Sildenafil decreases BACE1 and cathepsin B levels and reduces APP amyloidogenic processing in the SAMP8 mouse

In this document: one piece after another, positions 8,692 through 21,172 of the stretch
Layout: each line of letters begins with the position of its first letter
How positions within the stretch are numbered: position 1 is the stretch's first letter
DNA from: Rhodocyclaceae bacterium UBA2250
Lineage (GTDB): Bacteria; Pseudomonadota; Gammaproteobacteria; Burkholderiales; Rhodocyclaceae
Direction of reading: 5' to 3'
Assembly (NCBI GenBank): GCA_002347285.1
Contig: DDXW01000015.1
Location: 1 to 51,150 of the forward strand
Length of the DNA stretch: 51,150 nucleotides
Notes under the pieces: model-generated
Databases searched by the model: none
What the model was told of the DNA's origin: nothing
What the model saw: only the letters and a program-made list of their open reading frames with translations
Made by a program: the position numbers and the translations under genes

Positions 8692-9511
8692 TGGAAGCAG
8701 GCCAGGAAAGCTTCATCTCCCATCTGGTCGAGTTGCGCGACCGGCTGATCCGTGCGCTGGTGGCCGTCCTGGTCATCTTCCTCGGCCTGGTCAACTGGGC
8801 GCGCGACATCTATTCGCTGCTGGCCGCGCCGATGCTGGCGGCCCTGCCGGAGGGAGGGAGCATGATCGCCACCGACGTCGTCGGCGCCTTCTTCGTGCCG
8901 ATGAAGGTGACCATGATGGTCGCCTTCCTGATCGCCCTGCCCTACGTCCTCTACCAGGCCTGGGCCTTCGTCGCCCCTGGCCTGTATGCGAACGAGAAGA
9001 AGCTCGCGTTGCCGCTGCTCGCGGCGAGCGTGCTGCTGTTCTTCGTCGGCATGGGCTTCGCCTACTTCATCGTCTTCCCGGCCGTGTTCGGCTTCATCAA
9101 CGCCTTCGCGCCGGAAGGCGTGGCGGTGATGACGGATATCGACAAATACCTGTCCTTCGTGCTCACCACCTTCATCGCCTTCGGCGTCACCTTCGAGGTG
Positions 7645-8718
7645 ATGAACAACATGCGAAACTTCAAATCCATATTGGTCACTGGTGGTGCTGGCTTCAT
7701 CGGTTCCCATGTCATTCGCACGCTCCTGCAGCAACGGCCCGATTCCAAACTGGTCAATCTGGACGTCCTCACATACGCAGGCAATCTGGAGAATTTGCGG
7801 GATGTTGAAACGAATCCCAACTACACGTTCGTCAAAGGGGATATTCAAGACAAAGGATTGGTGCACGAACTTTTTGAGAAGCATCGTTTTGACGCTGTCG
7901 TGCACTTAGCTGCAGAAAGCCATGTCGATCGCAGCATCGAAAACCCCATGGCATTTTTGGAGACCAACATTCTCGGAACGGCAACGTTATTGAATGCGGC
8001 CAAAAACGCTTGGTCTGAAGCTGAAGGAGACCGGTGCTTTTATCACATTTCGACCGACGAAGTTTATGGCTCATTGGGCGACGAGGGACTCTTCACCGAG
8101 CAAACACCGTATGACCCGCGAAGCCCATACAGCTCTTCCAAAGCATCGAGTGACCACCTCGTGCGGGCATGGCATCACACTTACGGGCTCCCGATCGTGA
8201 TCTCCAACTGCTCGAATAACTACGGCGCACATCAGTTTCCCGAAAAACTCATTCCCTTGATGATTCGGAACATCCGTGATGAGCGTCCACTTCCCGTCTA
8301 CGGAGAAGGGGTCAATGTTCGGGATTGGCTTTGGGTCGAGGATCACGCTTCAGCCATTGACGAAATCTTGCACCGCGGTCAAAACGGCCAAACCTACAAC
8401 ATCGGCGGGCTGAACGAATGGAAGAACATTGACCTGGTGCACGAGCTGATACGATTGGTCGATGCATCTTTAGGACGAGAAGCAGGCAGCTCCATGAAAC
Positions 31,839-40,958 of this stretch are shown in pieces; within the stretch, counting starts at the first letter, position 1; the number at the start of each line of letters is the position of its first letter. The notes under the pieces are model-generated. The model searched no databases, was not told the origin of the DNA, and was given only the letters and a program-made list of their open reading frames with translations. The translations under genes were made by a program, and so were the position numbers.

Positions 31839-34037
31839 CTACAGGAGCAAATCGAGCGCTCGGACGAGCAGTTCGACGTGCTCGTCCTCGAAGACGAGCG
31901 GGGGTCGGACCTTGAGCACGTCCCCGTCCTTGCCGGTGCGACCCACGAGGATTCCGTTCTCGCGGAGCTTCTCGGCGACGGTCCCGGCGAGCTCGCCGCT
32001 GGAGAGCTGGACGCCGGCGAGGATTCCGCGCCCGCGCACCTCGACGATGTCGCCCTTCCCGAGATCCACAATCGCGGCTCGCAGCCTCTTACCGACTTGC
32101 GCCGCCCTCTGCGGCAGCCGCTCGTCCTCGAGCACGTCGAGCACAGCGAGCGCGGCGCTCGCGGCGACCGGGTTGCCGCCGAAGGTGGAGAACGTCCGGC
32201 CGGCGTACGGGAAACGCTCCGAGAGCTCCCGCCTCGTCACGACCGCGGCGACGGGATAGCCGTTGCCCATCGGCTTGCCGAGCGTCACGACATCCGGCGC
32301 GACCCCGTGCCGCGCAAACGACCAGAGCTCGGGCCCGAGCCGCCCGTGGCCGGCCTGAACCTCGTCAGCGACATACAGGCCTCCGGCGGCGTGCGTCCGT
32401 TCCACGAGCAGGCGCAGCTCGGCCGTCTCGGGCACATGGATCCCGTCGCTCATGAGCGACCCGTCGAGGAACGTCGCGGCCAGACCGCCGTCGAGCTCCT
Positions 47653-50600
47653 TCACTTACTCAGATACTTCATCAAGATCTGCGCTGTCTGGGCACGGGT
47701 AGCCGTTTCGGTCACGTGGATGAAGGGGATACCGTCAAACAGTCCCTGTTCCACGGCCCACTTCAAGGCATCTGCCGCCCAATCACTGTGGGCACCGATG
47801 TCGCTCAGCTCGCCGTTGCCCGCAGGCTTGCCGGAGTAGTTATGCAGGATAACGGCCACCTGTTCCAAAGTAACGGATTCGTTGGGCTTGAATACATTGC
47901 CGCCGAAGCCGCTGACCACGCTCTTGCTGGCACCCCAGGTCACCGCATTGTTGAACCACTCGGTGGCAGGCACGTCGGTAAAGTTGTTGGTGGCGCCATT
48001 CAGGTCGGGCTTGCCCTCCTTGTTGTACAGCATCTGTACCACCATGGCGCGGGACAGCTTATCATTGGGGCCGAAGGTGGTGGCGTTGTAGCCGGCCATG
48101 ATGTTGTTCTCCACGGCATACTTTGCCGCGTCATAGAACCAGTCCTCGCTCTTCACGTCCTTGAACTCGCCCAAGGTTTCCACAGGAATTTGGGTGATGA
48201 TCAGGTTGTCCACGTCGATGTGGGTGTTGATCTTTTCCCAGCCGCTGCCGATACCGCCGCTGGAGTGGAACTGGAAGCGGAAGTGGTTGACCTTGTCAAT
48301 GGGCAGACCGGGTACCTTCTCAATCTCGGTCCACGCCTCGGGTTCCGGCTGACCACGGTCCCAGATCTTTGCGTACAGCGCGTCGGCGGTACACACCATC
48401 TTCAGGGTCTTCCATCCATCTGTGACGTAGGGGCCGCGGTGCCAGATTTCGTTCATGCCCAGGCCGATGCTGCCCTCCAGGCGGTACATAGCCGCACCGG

The senescence-accelerated mouse-prone 8 (SAMP8), used as a model of aging, displays many established pathological features of Alzheimer's disease. Cognitive impairments and increased levels of hyperphosphorylated tau are found in the hippocampus of SAMP8 mice along with an increased ß-secretase activity and amyloid-ß (Aß) depositions that increase in number and extent with age. Based on a previous study from our laboratory showing an amelioration of cognitive impairments and tau pathology by sildenafil, in this study we tested whether this drug could also modulate the amyloid precursor protein amyloidogenic processing in this mouse model. Our results show that the protein levels of the ß-secretases ß-site amyloid precursor protein cleaving enzyme 1 and cathepsin B are higher in the hippocampus of 9-month-old SAMP8 mice than those of age-matched senescence-resistant-1. Sildenafil (7.5mg/kg for 4 weeks) attenuated learning and memory impairments shown by SAMP8 mice in the passive avoidance test. The increased expression of ß-site amyloid precursor protein cleaving enzyme 1 was also reduced by sildenafil, an effect paralleled to decreases in the activities of two ß-site amyloid precursor protein cleaving enzyme 1 modulators, calpain and cyclin-dependent kinase 5 protein. Interestingly, sildenafil enhanced both Akt and glycogen synthase kinase-3ß (ser9) phosphorylation, which could be mediating the reduction in cathepsin B levels found in the hippocampus of sildenafil-treated SAMP8 mice. Sildenafil-induced reduction in ß-site amyloid precursor protein cleaving enzyme 1 and cathepsin B expression in SAMP8 mice was associated with a decrease in hippocampal Aß42 levels which, in turn, could mediate the parallel decline in glial fibrillary acidic protein expression observed in these animals. These findings highlight the therapeutic potential of sildenafil in Alzheimer's disease pathogenesis.